Four Down Territory: Harris breaks out for USM, Copiah freezes time against St. Al

Published 8:00 am Tuesday, October 1, 2019

You’re in Four Down Territory. Each week we’ll highlight four notes, stats and trends from the weekend that was in Mississippi high school football, college football and the NFL.

1
When he transitioned from high school to college football, it was unclear which position DeMichael Harris was best suited for. He had an outstanding high school career as a running back at St. Aloysius, but his elite sprinter’s speed and lack of size seemed to point him toward a future at wide receiver.

At long last, it seems he and the Southern Miss coaching staff have found the answer.
Harris had a breakout performance Saturday against UTEP, amassing 191 total yards and scoring two touchdowns in USM’s 31-13 victory. It was Harris’ fourth consecutive start at running back.

Through four games this season — he did not play in the opener against Alcorn State — Harris has 339 scrimmage yards and three touchdowns. He had 322 yards and three TDs all of last season, when he played all 11 games at receiver.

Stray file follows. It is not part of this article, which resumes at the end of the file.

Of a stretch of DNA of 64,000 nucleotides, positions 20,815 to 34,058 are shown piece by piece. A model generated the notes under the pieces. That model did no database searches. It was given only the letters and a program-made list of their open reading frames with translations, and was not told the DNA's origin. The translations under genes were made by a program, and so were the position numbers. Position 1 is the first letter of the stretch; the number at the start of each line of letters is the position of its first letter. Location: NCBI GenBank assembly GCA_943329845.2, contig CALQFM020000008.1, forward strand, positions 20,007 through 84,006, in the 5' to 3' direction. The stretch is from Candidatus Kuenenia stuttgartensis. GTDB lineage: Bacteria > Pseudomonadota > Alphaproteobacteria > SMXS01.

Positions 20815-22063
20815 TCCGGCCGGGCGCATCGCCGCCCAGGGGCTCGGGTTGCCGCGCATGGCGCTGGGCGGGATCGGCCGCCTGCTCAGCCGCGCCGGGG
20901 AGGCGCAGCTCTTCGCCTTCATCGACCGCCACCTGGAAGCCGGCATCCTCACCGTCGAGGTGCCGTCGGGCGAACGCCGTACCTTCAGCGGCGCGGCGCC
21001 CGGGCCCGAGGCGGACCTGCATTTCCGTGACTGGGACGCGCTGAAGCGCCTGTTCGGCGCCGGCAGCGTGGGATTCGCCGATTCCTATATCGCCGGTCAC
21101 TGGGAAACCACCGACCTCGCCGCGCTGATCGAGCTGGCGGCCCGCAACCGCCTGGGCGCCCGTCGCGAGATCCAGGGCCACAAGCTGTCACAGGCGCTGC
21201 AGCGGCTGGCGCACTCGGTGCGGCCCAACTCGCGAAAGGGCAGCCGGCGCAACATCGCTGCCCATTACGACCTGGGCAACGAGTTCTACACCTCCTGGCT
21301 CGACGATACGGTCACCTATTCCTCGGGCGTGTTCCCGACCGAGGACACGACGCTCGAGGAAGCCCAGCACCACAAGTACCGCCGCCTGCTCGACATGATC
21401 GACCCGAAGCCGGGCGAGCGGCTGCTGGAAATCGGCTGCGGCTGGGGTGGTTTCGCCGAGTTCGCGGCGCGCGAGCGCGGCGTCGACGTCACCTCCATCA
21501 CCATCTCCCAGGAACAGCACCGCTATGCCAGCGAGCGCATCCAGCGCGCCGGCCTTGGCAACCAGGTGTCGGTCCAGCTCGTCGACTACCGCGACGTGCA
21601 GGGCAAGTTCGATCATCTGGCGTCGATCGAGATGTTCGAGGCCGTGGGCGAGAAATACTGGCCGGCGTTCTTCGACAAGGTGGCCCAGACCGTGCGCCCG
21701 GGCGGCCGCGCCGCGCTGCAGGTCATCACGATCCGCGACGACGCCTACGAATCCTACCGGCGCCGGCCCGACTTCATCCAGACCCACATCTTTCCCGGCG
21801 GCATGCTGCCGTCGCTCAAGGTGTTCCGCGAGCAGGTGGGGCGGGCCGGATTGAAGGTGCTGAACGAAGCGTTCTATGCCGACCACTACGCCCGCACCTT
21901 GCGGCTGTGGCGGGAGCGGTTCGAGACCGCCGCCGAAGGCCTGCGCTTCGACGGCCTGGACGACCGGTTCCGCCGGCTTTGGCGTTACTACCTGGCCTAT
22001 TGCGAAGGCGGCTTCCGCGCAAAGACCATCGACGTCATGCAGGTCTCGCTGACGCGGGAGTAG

“DeMichael is a winner,” Southern Miss coach Jay Hopson said. “He’s a young man that comes to play every day at practice. He’s just one of those guys that’s going to give you everything he’s got.”

Harris scored the Golden Eagles’ only touchdown in a 49-7 loss to Alabama the week before, and then got them off to a fast start Saturday against UTEP.

On Southern Miss’ first possession of the game, he took a screen pass from quarterback Jack Abraham, turned it upfield and outran the defense for a 74-yard touchdown.

Following a blocked punt on UTEP’s next possession, Harris scored on a 2-yard run on second down to give USM a 14-0 lead 5 ½ minutes into the game.

Harris wound up with 11 carries for 66 yards and one touchdown, and two receptions for 80 yards and a touchdown. He also returned two kickoffs for a total of 49 yards.